Catching Up

“Sorry I am late – was unable to locate this meeting room in time – could I quickly catch up on the discussions so far?” This every day phenomenon halts the progress of many a meeting and puts everything in rewind mode.

The ‘catching up’ syndrome is a sibling to the ‘status update’ malady in corporate life, with equal power to disrupt and, many times, derail the rare phenomenon of forward progress in corporate meetings.

The golden rule in the deployment of this powerful tool is that you cannot be a junior member amongst the attendees – a junior associate in any meeting does not have the privilege of catching up that also goes hand in hand with his/her lack of privilege of coming late to the meeting – a prerequisite that lays the foundation for the need to catch up. Viewed in a positive manner (grin!), this is one of the unofficial perks of going up the executive ladder.

Let us follow the meeting for a few minutes to realize the magnitude of disruption and interruption that can be unleashed:

A meeting of territory managers is under way to determine the change in pricing strategy needed to respond to a recent price war initiated by a competitor. All the past data on sales and prices have been circulated and reviewed before the meeting so that the managers could focus on future actions during the meeting.

Enter their boss, the VP of Sales.

VP, Sales:… (hassled and short of breath) Sorry to be late as I was (choose option-1, option-2,…option-n)… What are we doing here?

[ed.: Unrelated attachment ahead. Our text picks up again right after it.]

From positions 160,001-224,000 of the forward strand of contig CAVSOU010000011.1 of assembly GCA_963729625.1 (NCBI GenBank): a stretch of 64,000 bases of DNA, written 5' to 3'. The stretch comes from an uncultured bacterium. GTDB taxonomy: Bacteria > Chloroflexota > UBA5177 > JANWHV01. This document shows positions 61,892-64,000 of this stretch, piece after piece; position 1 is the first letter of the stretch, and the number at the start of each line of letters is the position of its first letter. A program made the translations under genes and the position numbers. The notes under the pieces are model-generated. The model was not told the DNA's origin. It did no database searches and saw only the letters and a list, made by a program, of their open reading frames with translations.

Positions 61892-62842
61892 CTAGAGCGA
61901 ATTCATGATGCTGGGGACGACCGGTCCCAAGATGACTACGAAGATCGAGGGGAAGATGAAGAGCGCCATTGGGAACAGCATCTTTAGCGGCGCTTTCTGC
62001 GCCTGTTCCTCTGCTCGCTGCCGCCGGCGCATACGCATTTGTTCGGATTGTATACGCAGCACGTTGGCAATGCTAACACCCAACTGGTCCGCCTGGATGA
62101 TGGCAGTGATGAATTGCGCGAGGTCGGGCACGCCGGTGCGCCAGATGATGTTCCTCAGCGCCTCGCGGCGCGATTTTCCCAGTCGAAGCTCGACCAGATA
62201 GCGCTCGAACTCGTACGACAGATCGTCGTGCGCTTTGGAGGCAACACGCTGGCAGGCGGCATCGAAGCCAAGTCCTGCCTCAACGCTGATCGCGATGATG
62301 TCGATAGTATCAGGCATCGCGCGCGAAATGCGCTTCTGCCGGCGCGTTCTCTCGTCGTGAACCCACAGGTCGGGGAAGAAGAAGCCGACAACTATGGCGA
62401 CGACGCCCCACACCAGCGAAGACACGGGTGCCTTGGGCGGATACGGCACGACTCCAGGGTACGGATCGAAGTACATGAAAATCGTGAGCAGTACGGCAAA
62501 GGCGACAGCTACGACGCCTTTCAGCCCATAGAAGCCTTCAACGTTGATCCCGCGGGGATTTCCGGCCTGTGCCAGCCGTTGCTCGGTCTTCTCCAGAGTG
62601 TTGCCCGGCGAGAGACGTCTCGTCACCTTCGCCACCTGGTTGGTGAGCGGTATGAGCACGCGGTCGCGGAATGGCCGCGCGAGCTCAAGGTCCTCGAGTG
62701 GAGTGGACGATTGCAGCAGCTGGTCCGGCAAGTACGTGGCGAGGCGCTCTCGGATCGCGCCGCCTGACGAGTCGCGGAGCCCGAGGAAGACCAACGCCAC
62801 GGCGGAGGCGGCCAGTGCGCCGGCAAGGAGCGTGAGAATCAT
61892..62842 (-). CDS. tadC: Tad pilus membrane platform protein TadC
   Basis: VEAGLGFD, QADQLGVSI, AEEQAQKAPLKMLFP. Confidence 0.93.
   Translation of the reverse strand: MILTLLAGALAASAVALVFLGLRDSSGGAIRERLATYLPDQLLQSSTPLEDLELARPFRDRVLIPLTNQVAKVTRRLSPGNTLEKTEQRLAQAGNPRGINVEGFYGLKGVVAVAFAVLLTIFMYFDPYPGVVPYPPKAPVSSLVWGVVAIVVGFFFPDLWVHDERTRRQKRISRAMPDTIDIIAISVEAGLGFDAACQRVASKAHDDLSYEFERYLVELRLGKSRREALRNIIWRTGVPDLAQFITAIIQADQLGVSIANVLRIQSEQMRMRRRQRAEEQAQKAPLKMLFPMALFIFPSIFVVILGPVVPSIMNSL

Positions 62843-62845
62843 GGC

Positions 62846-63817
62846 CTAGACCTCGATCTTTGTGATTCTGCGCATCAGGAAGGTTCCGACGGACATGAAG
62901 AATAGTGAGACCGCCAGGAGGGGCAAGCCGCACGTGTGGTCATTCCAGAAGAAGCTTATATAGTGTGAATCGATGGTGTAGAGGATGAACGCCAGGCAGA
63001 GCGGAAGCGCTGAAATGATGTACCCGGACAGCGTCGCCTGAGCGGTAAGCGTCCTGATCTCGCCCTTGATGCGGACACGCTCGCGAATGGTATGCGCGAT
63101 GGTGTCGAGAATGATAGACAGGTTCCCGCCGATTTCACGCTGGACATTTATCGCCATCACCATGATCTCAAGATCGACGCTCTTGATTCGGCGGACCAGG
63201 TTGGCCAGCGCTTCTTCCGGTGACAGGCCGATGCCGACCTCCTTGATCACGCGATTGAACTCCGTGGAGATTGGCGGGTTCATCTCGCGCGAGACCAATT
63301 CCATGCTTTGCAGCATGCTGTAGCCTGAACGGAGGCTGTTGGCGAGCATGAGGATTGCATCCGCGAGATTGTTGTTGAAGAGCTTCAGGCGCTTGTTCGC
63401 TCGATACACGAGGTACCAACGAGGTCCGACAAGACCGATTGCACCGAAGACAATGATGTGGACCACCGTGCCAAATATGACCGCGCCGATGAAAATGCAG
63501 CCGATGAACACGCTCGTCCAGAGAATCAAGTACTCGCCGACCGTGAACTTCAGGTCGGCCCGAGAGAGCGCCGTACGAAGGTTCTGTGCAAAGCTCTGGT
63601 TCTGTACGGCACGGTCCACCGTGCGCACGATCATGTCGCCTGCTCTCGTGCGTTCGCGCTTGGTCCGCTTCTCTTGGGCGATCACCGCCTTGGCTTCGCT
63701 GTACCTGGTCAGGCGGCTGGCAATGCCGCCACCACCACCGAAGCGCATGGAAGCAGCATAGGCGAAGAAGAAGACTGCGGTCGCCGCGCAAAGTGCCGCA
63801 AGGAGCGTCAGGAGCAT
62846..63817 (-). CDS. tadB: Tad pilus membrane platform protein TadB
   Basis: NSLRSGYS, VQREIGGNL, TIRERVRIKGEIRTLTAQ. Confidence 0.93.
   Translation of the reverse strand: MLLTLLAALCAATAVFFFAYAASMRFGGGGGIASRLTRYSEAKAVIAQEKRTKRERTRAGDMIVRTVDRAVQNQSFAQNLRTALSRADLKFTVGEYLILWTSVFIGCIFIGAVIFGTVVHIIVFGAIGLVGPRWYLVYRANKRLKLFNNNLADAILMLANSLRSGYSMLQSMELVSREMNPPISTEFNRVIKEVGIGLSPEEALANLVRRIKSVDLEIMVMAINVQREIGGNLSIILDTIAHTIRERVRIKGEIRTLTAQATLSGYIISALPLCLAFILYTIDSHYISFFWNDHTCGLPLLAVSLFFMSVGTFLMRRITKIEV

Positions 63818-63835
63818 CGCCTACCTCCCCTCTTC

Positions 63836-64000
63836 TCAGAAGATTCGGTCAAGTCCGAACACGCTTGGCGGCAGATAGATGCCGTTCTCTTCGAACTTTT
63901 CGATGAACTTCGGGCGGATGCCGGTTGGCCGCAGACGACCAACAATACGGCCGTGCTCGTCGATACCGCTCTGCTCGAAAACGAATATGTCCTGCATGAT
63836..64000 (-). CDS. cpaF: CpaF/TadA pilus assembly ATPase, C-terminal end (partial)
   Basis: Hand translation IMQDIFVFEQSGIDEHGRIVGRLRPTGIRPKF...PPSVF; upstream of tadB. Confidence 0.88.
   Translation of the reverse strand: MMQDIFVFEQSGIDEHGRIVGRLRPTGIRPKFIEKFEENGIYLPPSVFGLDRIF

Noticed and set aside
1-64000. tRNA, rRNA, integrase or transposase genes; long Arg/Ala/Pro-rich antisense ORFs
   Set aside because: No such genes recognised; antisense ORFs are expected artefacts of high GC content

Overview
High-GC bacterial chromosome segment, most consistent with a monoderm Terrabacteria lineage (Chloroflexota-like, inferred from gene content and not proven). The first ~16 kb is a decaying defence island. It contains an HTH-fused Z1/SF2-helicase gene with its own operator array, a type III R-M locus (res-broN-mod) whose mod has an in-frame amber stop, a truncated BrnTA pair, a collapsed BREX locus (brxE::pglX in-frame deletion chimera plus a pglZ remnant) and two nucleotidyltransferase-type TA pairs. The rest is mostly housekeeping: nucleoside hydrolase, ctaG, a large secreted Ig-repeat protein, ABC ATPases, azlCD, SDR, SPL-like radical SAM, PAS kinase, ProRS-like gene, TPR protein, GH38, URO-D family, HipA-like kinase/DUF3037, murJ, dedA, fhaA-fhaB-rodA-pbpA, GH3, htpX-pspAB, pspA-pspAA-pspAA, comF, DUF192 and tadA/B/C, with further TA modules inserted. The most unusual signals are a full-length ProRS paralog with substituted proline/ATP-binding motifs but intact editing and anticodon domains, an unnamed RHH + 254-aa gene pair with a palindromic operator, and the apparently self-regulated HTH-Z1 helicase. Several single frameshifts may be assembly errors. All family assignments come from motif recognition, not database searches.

Manager-1: We are finalizing our future pricing strategy to respond to recent increase in competition.

VP, Sales: Really?! Wow, I thought we were to talk about marketing campaigns here…anyway, what’s with the prices? I thought we already had the lowest prices in the market.

Manager-2: The detailed price analysis and trends are in the reports circulated last week. Clearly, we are …..

VP, Sales: Sorry guys, I am not up to speed on what is going on. Could I (hurray!) catch up on what has been going on?

Manager-3 (stunned face): Two weeks ago, our competitor cut the prices of many of their SKU’s by 20% and also offered multi-buy discounts. We are……

VP, Sales: Sorry to interrupt you but could you bring up the slides on how we have fared against competition over the past (fill in the blanks) years?

The meeting ends with the VP running off to another meeting to catch up on an unspecified agenda.

To the seasoned practitioner, catching up is limitless in its scope. You don’t need to stay on topic to catch up. For example, during a sales meeting such as the one mentioned above, in addition to asking questions on anything about prices and competition, you could also inquire about new products design; or transportation issues; or recruitment matters that some managers have reported in the past few weeks; even a company picnic that one of the regions had the previous week.

Catching up often has the effect of being a tête-à-tête for one but causes utter disruption for others and the organization. But, hey! Who can bell the cat!

The World of Small Talk

Let us get one thing straight at the beginning – there is nothing ‘small’ about small talk. More often than not, it occupies center stage and is accorded much more importance than the main topic or issue on hand – which it is intended to lead you gently into.

‘How are you?’, ‘How is it going?’ or a more trendy ‘Howdy?’ may not always attract what you are expecting by way of response – a mono-syllable ‘Good’, ‘Fantastic’ or, if you are really lucky, a mere grunt. Your feeble attempt at interacting with an office colleague, with the ill-founded intention of acting sociable, might be the trigger to an extraordinarily elaborate and vivid description, in excruciating detail, of the happenings in the addressee’s life over the past day/week/month/year – as an added bonus, you might also get to know similar details of others who may have had the misfortune to ask the same question ahead of you.